The meteorite that smashed into Strawberry Lake carried pristine extraterrestrial organic compounds.
Credit: Field Museum
A Mercury-bound spacecraft's noisy flyby of our home planet.
- There is no sound in space, but if there was, this is what it might sound like passing by Earth.
- A spacecraft bound for Mercury recorded data while swinging around our planet, and that data was converted into sound.
- Yes, in space no one can hear you scream, but this is still some chill stuff.
First off, let's be clear what we mean by "hear" here. (Here, here!)
Sound, as we know it, requires air. What our ears capture is actually oscillating waves of fluctuating air pressure. Cilia, fibers in our ears, respond to these fluctuations by firing off corresponding clusters of tones at different pitches to our brains. This is what we perceive as sound.
All of which is to say, sound requires air, and space is notoriously void of that. So, in terms of human-perceivable sound, it's silent out there. Nonetheless, there can be cyclical events in space — such as oscillating values in streams of captured data — that can be mapped to pitches, and thus made audible.
Image source: European Space Agency
The European Space Agency's BepiColombo spacecraft took off from Kourou, French Guyana on October 20, 2019, on its way to Mercury. To reduce its speed for the proper trajectory to Mercury, BepiColombo executed a "gravity-assist flyby," slinging itself around the Earth before leaving home. Over the course of its 34-minute flyby, its two data recorders captured five data sets that Italy's National Institute for Astrophysics (INAF) enhanced and converted into sound waves.
Into and out of Earth's shadow
In April, BepiColombo began its closest approach to Earth, ranging from 256,393 kilometers (159,315 miles) to 129,488 kilometers (80,460 miles) away. The audio above starts as BepiColombo begins to sneak into the Earth's shadow facing away from the sun.
The data was captured by BepiColombo's Italian Spring Accelerometer (ISA) instrument. Says Carmelo Magnafico of the ISA team, "When the spacecraft enters the shadow and the force of the Sun disappears, we can hear a slight vibration. The solar panels, previously flexed by the Sun, then find a new balance. Upon exiting the shadow, we can hear the effect again."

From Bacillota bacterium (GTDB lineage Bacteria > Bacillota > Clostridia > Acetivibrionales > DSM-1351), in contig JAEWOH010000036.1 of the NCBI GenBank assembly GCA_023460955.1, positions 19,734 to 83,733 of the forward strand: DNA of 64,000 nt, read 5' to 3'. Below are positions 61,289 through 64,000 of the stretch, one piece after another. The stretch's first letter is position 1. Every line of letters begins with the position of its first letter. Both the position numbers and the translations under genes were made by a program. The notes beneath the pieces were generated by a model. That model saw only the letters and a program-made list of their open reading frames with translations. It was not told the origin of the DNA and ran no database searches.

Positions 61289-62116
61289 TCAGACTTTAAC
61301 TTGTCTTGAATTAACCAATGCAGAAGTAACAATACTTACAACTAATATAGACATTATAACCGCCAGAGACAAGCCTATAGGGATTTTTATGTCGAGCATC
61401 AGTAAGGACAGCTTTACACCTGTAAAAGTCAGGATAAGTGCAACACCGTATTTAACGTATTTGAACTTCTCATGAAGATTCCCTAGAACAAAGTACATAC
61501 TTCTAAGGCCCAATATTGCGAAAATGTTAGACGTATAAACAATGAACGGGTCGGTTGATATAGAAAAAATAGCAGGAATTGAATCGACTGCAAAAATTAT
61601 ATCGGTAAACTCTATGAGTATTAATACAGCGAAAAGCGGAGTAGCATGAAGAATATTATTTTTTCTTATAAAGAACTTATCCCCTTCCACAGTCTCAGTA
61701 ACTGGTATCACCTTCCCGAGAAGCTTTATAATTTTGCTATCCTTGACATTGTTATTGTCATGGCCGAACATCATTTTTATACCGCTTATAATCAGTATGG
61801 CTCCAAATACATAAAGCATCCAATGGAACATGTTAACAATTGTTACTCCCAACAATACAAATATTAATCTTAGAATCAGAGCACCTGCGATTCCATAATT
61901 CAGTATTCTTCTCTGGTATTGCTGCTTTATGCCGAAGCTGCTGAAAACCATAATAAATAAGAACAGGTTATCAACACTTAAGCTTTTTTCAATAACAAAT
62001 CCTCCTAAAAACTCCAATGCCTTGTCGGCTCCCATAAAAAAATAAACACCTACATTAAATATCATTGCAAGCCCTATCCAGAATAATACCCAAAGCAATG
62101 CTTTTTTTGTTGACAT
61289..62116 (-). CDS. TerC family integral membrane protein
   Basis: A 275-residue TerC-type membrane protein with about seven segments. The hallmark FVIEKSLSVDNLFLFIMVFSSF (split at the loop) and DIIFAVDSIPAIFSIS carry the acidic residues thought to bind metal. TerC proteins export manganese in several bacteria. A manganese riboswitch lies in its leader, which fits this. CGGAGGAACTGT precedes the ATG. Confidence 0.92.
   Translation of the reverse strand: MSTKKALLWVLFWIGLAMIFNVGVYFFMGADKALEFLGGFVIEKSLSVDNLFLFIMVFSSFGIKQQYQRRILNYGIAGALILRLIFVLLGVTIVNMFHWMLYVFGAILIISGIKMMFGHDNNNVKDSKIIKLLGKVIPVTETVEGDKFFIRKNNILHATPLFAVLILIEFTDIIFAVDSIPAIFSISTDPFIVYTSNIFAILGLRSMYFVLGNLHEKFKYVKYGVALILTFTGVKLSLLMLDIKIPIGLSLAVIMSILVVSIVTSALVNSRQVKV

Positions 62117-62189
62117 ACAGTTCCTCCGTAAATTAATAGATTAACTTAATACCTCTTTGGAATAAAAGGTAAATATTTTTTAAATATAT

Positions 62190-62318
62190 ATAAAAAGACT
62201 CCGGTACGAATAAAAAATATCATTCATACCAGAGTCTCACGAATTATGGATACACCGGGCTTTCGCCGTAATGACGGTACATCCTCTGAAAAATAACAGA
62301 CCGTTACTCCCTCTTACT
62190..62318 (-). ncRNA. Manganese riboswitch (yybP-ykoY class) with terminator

In addition to making for some cool sounds, the phenomenon allowed the ISA team to confirm just how sensitive their instrument is. "This is an extraordinary situation," says Carmelo. "Since we started the cruise, we have only been in direct sunshine, so we did not have the possibility to check effectively whether our instrument is measuring the variations of the force of the sunlight."
When the craft arrives at Mercury, the ISA will be tasked with studying the planets gravity.
The second clip is derived from data captured by BepiColombo's MPO-MAG magnetometer, AKA MERMAG, as the craft traveled through Earth's magnetosphere, the area surrounding the planet that's determined by the its magnetic field.
BepiColombo eventually entered the hellish mangentosheath, the region battered by cosmic plasma from the sun before the craft passed into the relatively peaceful magentopause that marks the transition between the magnetosphere and Earth's own magnetic field.
MERMAG will map Mercury's magnetosphere, as well as the magnetic state of the planet's interior. As a secondary objective, it will assess the interaction of the solar wind, Mercury's magnetic field, and the planet, analyzing the dynamics of the magnetosphere and its interaction with Mercury.
Recording session over, BepiColombo is now slipping through space silently with its arrival at Mercury planned for 2025.
A heated debate is occurring at the University of Miami.
- Students say they were identified with facial recognition technology after a protest at the University of Miami; campus police claim this isn't true.
- Over 60 universities nationwide have banned facial recognition; a few colleges, such as USC, regularly use it.
- Civil rights groups in Miami have called for the University of Miami to have talks on this topic.